Filmmaker Adam Wakeling is a self taught documentarian. He began his career in television working in international distribution. His last role was as Head of International Sales and Co-Production for a leading London-based TV distribution company. During that time, he came across the story that turned into his first feature length documentary, “Up in Smoke.”
His film focuses on slash and burn agriculture, which is the process of cutting vegetation from a plot of land, letting it dry, and then setting fire to the cut vegetation to allow crop cultivation.
We asked Wakeling to tell us the challenges he faced in making his film:
“Being even vaguely concerned about the environment can, by and large, be a thoroughly demoralizing affair. Given the media bombardment of bad news, it is easy to think that all hope is lost.
So when, by sheer chance, I read about the work of Mike Hands, it seemed almost too good to be true. Yet on meeting him, the doubts evaporated and it seemed immediately obvious that he needed some help in getting his work to the wider world.
It came much easier in theory than in practice. For a start, I’d never picked up a video camera, had no formal training and thought it would be a ten minute film, completed in a few months, and end there. It took four and half years, took me back and forth to Honduras 14 times, to the U.S. three times, and absorbed every penny and asset I had. I spent the days at work and the evenings poring through footage, teaching myself to edit, and piecing together one trailer after the other.
The breakthrough came with the support of True Vision Productions, who believed in the idea and in me, swiftly followed by The Channel 4 BRITDOC Foundation, who liked the idea enough to invite me to their BRITDOC Festival to pitch the idea to the masses. This was enough to make me jump ship from my job, and I resigned to give the film everything I had.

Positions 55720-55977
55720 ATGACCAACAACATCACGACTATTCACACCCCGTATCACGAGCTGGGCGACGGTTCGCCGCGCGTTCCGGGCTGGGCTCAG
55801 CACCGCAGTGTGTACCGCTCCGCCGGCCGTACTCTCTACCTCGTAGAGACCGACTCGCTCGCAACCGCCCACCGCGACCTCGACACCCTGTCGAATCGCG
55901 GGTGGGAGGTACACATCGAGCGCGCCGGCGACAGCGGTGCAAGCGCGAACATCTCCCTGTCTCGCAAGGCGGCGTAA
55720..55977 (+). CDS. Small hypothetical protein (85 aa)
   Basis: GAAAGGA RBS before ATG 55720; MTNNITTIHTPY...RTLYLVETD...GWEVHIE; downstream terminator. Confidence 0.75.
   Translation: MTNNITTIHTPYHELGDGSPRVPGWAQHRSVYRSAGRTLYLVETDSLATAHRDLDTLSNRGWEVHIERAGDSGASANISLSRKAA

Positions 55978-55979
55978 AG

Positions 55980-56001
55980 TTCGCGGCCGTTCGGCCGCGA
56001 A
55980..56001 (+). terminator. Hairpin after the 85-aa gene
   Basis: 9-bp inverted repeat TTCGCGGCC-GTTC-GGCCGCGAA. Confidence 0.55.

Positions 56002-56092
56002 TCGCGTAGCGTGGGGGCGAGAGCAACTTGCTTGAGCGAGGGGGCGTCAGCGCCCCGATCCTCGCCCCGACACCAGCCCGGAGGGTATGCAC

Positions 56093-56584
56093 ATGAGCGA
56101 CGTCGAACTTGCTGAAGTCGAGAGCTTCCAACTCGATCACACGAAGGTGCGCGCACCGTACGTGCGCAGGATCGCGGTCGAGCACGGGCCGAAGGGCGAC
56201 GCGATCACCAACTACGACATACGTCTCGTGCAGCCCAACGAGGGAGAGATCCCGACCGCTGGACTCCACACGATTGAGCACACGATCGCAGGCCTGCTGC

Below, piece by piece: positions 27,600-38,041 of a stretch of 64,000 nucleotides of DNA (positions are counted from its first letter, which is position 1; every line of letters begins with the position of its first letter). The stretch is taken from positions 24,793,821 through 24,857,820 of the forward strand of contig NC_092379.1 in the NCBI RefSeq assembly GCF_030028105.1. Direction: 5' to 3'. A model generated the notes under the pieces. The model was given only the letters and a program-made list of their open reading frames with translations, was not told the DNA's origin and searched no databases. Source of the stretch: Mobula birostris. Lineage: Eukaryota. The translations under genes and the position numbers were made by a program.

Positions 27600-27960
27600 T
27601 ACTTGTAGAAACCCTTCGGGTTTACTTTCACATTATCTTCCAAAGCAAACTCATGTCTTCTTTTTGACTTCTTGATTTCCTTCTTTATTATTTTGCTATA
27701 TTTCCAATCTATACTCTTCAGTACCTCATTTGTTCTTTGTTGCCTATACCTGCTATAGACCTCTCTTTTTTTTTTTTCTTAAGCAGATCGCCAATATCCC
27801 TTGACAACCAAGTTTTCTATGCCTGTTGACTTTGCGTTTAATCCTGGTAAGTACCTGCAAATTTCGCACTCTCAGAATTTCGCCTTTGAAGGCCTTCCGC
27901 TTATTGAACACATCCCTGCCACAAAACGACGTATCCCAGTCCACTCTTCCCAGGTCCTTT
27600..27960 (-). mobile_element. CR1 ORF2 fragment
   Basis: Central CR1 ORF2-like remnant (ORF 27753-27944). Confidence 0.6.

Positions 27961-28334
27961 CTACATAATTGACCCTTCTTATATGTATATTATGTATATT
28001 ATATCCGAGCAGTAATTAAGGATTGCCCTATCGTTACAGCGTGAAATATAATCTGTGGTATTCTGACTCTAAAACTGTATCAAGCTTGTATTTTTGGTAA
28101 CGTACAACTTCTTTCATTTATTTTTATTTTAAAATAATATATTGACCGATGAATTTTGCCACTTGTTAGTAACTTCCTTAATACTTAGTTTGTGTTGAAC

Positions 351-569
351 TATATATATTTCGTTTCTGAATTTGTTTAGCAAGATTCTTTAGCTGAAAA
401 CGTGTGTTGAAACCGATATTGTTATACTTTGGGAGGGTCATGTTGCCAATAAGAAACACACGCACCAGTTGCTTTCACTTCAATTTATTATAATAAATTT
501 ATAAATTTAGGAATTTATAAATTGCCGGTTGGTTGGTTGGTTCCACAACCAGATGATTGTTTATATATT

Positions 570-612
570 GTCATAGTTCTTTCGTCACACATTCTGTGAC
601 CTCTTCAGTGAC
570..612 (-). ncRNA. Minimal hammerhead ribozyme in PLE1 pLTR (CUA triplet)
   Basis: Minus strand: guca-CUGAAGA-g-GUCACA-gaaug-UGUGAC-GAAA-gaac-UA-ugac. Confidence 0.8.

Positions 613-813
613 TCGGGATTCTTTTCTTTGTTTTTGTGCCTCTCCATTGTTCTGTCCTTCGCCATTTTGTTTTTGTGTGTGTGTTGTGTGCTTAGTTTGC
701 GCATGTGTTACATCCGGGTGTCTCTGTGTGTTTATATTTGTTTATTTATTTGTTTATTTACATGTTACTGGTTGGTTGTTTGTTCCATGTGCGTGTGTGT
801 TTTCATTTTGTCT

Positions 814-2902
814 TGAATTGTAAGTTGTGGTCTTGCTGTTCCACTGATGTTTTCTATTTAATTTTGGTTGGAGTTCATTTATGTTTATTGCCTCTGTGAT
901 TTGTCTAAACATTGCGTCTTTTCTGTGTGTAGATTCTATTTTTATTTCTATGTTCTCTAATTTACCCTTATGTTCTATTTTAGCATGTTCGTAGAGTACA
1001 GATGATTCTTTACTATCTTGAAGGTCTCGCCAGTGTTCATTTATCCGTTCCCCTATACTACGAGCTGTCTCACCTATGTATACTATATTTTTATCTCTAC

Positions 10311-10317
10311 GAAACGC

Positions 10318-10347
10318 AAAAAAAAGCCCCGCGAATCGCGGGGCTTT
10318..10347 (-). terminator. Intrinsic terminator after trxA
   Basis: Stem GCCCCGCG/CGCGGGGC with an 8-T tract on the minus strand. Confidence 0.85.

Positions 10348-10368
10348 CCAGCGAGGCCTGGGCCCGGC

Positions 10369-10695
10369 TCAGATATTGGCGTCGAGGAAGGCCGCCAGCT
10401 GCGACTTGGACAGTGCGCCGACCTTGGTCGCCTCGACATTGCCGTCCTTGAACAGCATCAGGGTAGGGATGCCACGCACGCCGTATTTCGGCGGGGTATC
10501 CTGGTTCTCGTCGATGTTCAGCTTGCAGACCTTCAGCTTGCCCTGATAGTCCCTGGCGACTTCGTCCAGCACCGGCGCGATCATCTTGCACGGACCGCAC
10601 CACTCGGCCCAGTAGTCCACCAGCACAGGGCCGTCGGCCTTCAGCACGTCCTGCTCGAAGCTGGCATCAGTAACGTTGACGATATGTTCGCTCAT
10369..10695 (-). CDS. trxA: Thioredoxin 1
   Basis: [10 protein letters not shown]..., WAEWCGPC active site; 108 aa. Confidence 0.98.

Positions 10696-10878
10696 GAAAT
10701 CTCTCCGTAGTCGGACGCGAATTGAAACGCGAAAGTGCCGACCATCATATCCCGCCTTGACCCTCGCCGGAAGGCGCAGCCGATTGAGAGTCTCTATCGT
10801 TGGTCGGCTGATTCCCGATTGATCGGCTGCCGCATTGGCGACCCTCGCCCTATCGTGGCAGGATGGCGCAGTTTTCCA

Financially, it was diabolical. Having worked in television, at the comfortable executive end, for over nine years, the realities of production on a tiny budget went from bad to worse. Each trip to Honduras from the UK cost on average around $4,000 USD, and was never without its fair share of anecdotes: cancelled flights due to spring break, infestations of ticks that I carried back to London on me, live red ants in the tape stock and almost being burnt alive in filming one of the burn operations. When I landed in Honduras four hours after the country’s first military coup had broken out, I seriously questioned my sanity in pursuing the film.
Yet it was impossible not to continue. If I had it bad, Mike had been through 50 times more, and was still fighting the battle, indomitable and resolute. In Aladino and his beautiful family, I have gotten to know heartfelt friends, people whose courage, humor, generosity and trust absolutely humbled me and continue to do so. Faustino Reyes is a magician, a philosopher and a gentleman — if there were 100 more of him, Mike’s work would be accelerating at a pace far greater than it is now.
Mike’s work is true alchemy, and has the potential to turn despair into hope, on a scale far greater than it currently is. That was always the intention behind this film, and in getting to know Aladino, Faustino and many others in the mountains and hinterlands of Central America, I can see it was the right decision to see this through.
At the end of the day, they are all the real heroes. If this film helps others like it has helped them, and gives Mike’s work and his Inga Foundation the publicity they truly deserves, it will have achieved its goal. My gratitude and thanks go to all of them.”
The documentary “Up In Smoke” will broadcast on NHK Japan on June 22. Find more from The Economist Film Project Series.